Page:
Behind the excitement surrounding the forthcoming launch of the Riversimple Fuel Cell Car, are a specialised team of engineers, designers and business professionals. We are real people, working through a pivotal time for Riversimple, each with different skills and experience to bring to the table.

At the moment, everything is focused upon bringing new (disruptive) fuel cell technology to market, but the Riversimple Mk2 is part of a bigger picture – the changing requirements of day to day transport and the nature of the business model that underpins it. Riversimple’s purpose is “to pursue, systematically, the elimination of the environmental impact of personal transport”. Everything we do – the design of the car, the structure of the business, the people we work with – is in pursuit of this goal.

We have attracted some top talent

Estelle Clark

For example, Estelle Clark joined us recently to take a new business leadership role as the Steward. Estelle is past Chairman of the Chartered Quality Institute, taking a short secondment as their Head of Profession, before returning as Chairman. She is also Chairman of the Technical & Advisory Board of Lloyds Register Quality Assurance with a particular focus on quality, safety, sustainability and innovation. She joined Lloyd’s Register in 2007 and was previously Group Director of Safety & Business Assurance, responsible for making sure that the organisation was effective in delivering their strategic ambitions whilst managing business risk. We are extremely fortunate to have Estelle at Riversimple, taking on a new and challenging role helping to shape the business as it develops.

Guy Battle

Riversimple ‘s Operating Board is chaired by another new member of the team, Guy Battle. We are delighted to welcome Guy to Riversimple. Following on from a high profile role at Deloitte, Guy founded the Sustainable Business Partnership which is focussed upon ‘unlocking the inherent opportunities and social, environmental and financial value creation when sustainability is integrated into business’.  Guy brings top quality business, sustainability and leadership skills to the Riversimple board; Hugo Spowers sits on the board as Company Architect, Fiona Spowers as Head of Communications and Jeff Loo as Finance Director.

Jeff Loo

Jeff was previously Finance Director at The Guardian.

We live in a connected world

Brand and consumer relations have an inherent value to business. What people care about matters, the environment and the future matter, genuine business ethics matter. And since the internet, in particular, has provided the perfect medium for revealing ethical malpractice, the customer has new information and choice at his/her fingertips and is even more powerful. And so, even from the view of purely financial returns, it is both relevant and important to explore how businesses make decisions – how they will be judged – and where we place environmental and social accountability in the commercial business model.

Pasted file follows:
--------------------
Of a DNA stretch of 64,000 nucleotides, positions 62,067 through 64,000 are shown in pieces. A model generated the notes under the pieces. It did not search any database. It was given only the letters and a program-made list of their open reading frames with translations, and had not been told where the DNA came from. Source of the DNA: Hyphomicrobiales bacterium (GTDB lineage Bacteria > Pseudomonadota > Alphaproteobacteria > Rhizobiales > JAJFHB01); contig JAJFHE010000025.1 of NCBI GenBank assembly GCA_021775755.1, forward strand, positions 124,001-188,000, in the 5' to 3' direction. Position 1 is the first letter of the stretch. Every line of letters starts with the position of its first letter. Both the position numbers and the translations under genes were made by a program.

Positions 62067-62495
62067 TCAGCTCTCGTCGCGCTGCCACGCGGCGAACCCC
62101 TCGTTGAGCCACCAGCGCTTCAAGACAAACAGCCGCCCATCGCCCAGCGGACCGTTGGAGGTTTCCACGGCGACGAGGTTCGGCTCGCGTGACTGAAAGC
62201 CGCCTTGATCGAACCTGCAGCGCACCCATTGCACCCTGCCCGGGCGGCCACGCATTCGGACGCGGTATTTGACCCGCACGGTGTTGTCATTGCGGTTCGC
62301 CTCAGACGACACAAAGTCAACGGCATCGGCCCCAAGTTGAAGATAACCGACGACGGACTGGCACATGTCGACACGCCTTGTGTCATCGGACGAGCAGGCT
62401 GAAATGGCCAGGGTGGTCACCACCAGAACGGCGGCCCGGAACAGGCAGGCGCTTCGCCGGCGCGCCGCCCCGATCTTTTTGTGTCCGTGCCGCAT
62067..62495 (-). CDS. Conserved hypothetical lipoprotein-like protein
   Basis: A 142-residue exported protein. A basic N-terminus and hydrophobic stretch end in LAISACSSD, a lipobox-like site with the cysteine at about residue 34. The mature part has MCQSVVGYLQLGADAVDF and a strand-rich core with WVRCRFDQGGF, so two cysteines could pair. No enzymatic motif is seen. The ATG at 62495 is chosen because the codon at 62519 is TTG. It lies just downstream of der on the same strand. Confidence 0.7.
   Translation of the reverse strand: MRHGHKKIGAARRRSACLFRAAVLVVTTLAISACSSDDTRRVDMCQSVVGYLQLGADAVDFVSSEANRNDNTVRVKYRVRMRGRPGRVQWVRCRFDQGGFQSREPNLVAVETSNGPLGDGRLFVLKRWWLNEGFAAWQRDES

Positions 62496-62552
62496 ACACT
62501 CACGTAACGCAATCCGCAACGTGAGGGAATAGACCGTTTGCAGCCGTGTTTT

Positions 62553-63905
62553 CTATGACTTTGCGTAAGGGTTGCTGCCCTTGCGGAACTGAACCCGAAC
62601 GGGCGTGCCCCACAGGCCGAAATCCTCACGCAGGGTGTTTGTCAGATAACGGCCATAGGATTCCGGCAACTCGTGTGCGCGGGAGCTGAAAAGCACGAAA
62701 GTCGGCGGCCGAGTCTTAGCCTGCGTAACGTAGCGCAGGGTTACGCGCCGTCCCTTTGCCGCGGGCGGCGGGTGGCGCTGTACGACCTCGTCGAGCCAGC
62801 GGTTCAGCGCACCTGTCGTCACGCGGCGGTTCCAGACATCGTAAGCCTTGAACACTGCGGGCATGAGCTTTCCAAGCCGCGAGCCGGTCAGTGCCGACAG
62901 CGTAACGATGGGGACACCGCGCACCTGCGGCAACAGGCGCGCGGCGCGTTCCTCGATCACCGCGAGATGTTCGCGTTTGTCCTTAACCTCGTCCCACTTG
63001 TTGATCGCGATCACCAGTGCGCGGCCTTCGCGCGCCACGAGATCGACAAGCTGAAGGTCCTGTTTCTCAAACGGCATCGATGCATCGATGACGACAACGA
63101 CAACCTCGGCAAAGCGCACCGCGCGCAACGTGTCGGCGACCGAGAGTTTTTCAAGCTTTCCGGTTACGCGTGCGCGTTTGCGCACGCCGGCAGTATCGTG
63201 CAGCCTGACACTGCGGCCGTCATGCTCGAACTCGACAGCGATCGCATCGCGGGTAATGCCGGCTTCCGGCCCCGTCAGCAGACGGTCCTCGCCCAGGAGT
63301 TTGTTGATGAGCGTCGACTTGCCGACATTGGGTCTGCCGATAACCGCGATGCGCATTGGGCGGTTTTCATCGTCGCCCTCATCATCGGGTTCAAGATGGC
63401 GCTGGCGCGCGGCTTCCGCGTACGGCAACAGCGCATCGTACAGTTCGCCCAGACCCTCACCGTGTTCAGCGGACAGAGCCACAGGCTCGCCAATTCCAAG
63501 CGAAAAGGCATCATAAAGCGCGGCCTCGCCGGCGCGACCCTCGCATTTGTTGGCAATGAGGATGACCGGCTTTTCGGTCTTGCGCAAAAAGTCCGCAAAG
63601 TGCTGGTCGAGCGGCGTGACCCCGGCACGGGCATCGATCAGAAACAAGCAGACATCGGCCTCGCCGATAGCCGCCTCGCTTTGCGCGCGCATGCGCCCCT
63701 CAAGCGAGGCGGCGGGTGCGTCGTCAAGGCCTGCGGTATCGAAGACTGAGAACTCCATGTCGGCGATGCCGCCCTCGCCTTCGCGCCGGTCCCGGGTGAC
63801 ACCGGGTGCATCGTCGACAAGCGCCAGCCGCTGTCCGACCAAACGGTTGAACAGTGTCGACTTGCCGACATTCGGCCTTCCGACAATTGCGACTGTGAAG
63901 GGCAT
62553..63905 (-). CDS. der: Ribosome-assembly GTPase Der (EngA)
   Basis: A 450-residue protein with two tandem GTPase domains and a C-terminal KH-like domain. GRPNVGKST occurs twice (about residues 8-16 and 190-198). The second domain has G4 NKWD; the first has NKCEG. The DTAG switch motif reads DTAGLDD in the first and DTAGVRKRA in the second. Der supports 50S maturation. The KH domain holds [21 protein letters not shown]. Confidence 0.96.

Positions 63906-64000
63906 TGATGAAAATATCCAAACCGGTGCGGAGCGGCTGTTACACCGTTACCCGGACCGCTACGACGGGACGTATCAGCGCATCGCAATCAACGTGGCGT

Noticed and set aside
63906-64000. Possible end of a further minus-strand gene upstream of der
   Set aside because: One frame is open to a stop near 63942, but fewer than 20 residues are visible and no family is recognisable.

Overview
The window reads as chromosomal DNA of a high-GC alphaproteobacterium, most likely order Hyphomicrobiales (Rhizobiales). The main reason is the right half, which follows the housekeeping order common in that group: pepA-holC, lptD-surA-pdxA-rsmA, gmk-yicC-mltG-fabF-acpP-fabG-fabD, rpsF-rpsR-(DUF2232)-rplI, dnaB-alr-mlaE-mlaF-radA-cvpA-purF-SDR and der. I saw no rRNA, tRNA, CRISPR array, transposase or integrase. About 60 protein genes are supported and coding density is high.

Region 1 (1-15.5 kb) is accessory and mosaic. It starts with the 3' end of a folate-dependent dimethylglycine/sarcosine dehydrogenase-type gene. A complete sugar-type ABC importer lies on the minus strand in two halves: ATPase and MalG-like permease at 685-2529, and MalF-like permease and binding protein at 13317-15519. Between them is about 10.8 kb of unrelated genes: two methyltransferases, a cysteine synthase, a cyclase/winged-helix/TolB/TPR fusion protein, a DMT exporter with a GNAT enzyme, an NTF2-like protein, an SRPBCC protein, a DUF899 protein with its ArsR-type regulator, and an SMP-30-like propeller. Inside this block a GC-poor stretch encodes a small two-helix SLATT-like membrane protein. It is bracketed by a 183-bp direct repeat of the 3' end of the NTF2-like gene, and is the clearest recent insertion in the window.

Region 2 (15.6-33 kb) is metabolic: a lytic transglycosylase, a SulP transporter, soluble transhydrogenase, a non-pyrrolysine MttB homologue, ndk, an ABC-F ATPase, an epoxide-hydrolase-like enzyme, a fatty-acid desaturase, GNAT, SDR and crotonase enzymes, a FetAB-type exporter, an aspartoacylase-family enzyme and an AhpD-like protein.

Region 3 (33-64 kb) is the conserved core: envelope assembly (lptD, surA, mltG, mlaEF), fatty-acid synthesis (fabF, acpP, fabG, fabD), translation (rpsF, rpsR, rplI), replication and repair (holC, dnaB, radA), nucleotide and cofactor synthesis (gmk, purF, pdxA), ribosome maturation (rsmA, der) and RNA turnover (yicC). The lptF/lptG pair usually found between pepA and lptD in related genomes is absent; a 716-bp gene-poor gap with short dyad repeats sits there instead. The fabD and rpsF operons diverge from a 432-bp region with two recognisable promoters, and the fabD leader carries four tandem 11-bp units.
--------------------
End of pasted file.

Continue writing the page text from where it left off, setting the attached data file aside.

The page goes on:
Complementary to the board, are the 6 business “Custodians”. Each Custodian represents a different stakeholder group – there is a Custodian representing investors, another representing commercial partners, a third Custodian represents the environment, a fourth the local community/neighbours, a fifth Custodian represents customers and a sixth Custodian represents staff. The 6 Custodians all contribute equally and together enhance the quality of decision making and the resilience of the business.

We are selling mobility as a service

Just as Riversimple engineers have reconciled complex engineering challenges to create simple, elegant and efficient energy flow in the car; and designer Chris Reitz has created a futuristic design that is both streamlined and practical; so the business Custodians, Steward and Board are committed to transforming (potentially conflicting) business aspirations and constraints into competitive advantage.

Selling mobility as a service is a great example. When we decided to replace car sales with performance contracts of 1 to 3 years, Riversimple turned conflict – cost of car vs sustainability of components and supply chain – into a business advantage. Now we can afford to bring new technology on to the market at a price that is competitive. And, meanwhile, the lasting quality of the cars is translated into profit, whilst the unsustainable practice of “designing for obsolescence” – in other words deliberately designing cars that the customer will soon wish to replace – is no longer a business necessity.

The automotive industry is entering a period of change the like of which we have not experienced for over 100 years. The focus on incremental adjustments – engineering optimisation – is now challenged by step changes in electric vehicle design; by cleaner technology; by a new architecture to house new power sources; and by new business models

We believe that Whole System Design is relevant and important. We believe in the simplicity beyond complexity. We believe in a business model that is fit for the future.